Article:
New Orleans, Louisiana
February 20, 2022
February 20, 2022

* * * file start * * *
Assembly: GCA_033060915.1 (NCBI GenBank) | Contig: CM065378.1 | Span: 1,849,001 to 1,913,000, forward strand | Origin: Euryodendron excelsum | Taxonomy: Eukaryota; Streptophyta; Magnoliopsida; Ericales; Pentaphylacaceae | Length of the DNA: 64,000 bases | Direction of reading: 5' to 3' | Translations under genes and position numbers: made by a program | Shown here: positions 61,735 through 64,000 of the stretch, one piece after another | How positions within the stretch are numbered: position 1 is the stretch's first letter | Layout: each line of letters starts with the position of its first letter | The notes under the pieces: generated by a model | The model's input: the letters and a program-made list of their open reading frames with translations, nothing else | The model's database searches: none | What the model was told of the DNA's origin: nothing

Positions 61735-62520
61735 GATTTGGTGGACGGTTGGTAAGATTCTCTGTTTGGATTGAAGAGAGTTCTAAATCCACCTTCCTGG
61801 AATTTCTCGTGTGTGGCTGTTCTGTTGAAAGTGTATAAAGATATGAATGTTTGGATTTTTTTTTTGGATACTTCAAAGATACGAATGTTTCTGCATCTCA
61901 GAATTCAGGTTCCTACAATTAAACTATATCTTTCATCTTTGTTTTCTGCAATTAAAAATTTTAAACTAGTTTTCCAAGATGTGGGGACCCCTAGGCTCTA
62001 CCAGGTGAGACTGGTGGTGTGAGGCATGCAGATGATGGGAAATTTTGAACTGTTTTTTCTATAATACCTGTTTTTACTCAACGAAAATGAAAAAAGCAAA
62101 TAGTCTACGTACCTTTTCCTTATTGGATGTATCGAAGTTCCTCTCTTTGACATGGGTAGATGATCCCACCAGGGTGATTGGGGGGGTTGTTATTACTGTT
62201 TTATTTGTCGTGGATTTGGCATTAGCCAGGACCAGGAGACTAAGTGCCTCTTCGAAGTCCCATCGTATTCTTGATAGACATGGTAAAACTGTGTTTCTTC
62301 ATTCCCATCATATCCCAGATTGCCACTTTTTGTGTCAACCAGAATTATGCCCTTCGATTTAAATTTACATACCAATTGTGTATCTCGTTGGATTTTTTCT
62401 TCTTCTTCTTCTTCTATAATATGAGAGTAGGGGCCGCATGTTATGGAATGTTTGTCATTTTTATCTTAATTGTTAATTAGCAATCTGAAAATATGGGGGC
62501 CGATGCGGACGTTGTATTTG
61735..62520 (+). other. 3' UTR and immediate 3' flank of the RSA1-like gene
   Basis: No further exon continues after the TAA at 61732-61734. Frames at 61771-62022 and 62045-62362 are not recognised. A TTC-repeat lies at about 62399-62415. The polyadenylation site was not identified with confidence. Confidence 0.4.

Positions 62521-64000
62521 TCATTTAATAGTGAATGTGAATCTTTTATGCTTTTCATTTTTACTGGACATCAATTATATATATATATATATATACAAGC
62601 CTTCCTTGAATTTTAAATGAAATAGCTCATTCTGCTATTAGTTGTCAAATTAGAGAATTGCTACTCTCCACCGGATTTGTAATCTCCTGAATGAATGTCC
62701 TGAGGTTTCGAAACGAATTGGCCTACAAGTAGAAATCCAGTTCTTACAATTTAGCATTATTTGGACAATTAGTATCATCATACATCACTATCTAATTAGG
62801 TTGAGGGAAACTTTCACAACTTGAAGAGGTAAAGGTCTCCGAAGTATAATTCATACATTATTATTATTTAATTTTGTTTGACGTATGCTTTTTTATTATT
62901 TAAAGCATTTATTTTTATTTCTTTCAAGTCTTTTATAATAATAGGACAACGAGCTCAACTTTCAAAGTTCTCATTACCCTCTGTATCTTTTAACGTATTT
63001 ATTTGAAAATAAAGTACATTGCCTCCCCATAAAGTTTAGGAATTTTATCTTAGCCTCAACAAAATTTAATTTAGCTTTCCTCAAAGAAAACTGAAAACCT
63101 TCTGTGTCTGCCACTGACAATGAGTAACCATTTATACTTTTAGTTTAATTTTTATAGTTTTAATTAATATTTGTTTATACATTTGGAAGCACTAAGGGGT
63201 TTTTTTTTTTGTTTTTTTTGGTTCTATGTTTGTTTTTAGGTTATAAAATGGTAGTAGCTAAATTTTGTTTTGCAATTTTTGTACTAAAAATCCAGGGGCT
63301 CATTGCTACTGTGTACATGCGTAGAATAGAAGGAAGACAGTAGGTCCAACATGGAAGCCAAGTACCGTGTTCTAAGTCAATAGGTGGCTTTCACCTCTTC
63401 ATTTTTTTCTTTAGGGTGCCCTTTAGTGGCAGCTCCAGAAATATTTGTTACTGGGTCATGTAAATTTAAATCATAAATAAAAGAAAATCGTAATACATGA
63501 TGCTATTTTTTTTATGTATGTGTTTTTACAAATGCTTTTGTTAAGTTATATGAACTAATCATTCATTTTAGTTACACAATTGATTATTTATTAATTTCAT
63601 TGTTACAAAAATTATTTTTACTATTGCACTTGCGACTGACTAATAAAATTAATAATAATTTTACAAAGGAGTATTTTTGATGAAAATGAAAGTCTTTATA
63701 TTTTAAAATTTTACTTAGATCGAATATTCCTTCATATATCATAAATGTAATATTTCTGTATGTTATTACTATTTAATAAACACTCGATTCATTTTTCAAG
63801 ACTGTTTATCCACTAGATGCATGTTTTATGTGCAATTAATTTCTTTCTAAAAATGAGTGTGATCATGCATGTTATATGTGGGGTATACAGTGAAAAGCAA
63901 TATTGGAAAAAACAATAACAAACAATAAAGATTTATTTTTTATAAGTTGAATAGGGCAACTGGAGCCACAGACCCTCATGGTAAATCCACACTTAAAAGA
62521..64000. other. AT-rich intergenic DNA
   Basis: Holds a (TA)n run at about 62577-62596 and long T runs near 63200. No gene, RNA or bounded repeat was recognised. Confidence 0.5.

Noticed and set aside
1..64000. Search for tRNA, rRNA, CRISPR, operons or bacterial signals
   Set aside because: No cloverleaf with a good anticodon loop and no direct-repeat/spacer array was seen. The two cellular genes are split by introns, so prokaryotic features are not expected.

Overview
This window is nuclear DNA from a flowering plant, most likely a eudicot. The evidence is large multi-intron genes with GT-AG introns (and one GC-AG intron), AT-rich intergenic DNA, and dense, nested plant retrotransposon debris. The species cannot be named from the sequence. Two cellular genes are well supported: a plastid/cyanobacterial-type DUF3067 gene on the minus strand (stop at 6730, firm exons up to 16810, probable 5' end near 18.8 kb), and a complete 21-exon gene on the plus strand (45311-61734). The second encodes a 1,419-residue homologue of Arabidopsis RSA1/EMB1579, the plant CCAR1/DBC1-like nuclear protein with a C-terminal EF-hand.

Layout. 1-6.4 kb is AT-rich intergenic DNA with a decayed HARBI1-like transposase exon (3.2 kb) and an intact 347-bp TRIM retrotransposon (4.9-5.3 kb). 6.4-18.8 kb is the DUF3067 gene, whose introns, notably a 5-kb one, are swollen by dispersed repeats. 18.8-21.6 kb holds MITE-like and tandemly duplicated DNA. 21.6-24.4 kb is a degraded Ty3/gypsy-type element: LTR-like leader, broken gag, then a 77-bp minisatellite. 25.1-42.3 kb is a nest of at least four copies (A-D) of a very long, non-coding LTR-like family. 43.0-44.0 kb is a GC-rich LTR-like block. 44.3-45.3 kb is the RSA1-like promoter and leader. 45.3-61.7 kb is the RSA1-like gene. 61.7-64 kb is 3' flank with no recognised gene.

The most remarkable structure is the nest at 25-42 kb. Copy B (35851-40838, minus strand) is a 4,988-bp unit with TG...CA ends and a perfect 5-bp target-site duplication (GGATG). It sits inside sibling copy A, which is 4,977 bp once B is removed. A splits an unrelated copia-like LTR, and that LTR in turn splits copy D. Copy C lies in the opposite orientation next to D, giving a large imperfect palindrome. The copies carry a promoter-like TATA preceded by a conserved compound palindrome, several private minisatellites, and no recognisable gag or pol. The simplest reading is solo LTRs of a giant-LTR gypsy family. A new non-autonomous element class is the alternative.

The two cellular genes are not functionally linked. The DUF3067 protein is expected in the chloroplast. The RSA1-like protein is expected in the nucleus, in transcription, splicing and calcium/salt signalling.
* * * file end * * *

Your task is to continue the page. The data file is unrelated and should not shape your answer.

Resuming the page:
July 20, 2022
Diversity and CoNECD Paper Sessions